Sunday, April 24, 2011
Folklore of the Hedgerow. Part Ten.
Folklore of the Hedgerow. Part Ten.
Other names for honeysuckle include Irish vine, woodbine, fairy trumpets, honeybind, trumpet flowers, goats leaf and sweet suckle.
The old name Woodbine describes the twisting, binding nature of the honeysuckle through the hedgerows.
It was believed that if honeysuckle grew around the entrance to the home it prevented a witch from entering. In other places it's believed that grown around the doors it will bring good luck. If it grows well in your garden, then you will be protected from evil. In Ireland honeysuckle was believed to have a power against bad spirits, and it was used in a drink to cure the effects of the evil eye.
Bringing the flowers into the house will bring money with them.
Honeysuckle has long been a symbol of fidelity and affection. Those who wear honeysuckle flowers are said to be able to dream of their true love. Its clinging nature in the language of flowers symbolises, 'we are united in love,' and emphasis's the bond of devotion and affection between two people. It was also believed that if the blooms were brought into the house then a wedding would follow within a year.
In the Victorian era there was a ban on young girls bringing honeysuckle into the home because the heady fragrance of the flowers was believed to cause dreams that were far too risqué for their sensibilities.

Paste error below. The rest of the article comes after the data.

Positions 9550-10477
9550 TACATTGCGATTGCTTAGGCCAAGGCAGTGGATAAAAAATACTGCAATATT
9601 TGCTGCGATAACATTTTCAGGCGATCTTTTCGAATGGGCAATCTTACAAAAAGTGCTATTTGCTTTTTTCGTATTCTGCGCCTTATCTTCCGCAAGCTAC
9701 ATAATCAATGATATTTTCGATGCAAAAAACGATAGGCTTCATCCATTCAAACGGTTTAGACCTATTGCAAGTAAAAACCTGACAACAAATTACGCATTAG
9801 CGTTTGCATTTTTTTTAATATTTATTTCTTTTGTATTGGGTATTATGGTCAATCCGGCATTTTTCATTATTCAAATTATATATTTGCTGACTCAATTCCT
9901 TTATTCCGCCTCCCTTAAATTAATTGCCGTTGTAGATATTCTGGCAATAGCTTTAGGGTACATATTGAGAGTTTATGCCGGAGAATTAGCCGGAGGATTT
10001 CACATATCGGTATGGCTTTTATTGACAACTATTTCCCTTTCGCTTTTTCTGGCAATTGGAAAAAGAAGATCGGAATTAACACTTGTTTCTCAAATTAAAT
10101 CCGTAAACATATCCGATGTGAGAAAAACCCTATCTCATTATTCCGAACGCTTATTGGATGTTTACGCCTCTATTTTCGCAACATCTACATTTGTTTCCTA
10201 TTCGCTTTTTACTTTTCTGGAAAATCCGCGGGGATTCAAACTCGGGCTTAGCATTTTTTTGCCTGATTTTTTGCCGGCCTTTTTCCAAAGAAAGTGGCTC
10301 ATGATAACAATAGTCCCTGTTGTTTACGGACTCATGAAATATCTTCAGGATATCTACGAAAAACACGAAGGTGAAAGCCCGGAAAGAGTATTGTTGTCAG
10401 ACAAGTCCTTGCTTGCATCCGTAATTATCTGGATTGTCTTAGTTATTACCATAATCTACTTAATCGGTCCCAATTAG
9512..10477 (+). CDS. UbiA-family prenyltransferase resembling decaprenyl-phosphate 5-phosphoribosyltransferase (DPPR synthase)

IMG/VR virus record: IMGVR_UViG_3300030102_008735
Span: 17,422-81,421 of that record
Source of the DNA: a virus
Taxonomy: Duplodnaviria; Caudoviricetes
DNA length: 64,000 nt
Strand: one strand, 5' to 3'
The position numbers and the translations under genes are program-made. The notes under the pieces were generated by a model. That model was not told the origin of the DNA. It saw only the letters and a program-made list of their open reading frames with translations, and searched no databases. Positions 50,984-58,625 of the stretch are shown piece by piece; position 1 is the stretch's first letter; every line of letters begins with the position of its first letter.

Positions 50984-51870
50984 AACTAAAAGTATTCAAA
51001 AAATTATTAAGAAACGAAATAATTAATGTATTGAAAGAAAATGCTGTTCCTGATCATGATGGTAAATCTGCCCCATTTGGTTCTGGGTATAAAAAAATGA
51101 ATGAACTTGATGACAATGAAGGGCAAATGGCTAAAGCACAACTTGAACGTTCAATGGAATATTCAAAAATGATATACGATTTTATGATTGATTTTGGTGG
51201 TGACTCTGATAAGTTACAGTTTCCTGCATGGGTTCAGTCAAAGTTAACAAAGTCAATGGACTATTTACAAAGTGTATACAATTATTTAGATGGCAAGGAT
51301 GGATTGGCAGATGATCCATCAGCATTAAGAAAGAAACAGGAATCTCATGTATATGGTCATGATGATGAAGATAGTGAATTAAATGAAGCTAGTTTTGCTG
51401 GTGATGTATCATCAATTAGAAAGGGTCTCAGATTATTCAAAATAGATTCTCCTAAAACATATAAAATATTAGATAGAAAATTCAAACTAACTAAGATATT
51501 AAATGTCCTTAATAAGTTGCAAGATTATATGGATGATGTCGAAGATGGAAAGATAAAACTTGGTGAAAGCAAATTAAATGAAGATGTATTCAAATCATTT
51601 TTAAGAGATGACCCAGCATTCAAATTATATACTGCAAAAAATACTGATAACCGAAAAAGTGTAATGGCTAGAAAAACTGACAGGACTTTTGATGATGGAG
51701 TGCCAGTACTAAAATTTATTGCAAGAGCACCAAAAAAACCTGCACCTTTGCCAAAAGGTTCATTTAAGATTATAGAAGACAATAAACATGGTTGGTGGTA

The wood has been used to make walking sticks because of its nature to grow around and entwine saplings. The dried flowers are used for adding to pot-pourri, herb pillows and floral waters. Also, scented cosmetics are made from the fresh flowers.
A less known fact about the honeysuckle family is that Lonicera tatarica Tatarian honeysuckle, a leggy bush honeysuckle with sweet scented pink flowers, is used as a substitute for catnip. The wood contains nepetalactone which is the active ingredient found in catnip.
Culpeper stated that only the leaves of the honeysuckle were used medicinally to treat coughs, sore throats and for opening obstructions of the liver and spleen.
Gerard had the flowers steeped in oil down as being good to help warm and soothe the body that is very cold.
Matthew Robinson in his New Family Herbal shared Culpeper's view that honeysuckle leaves helped the spleen and liver. Matthew also advocated that the flowers are boiled in water and used as a poultice with a little oil added as a cure for hard swellings and impostumes (abscesses).
The leaves and flowers of the honeysuckle are rich in salicylic acid, so may be used to relieve headaches, colds, flu, fever, aches, pains, arthritis and rheumatism.
The leaves have anti-inflammatory properties and contain anti-biotics active against staphylococci and coli bacilli. Honeysuckle flowers and flower buds are used in various infusions and tinctures to treat coughs, catarrh, asthma, headaches and food poisoning.
Pounding together two plants, woodbine and maiden-hare, then boiling them in new milk along with oatmeal will cure dysentery when ingested three times daily.
Despite its lack of any real economic use honeysuckle was regarded as a ‘lower division of the wood’ in some versions of the old Irish brehon laws on trees and shrubs. It was also linked by some medieval scholars with the ancient Irish Ogham alphabet.
Please note that honeysuckle berries are highly toxic and should NEVER be used on any count.
Top image is of a staff with honeysuckle wrapped around it. You can see this and many more beautiful sticks at: Caneman2.com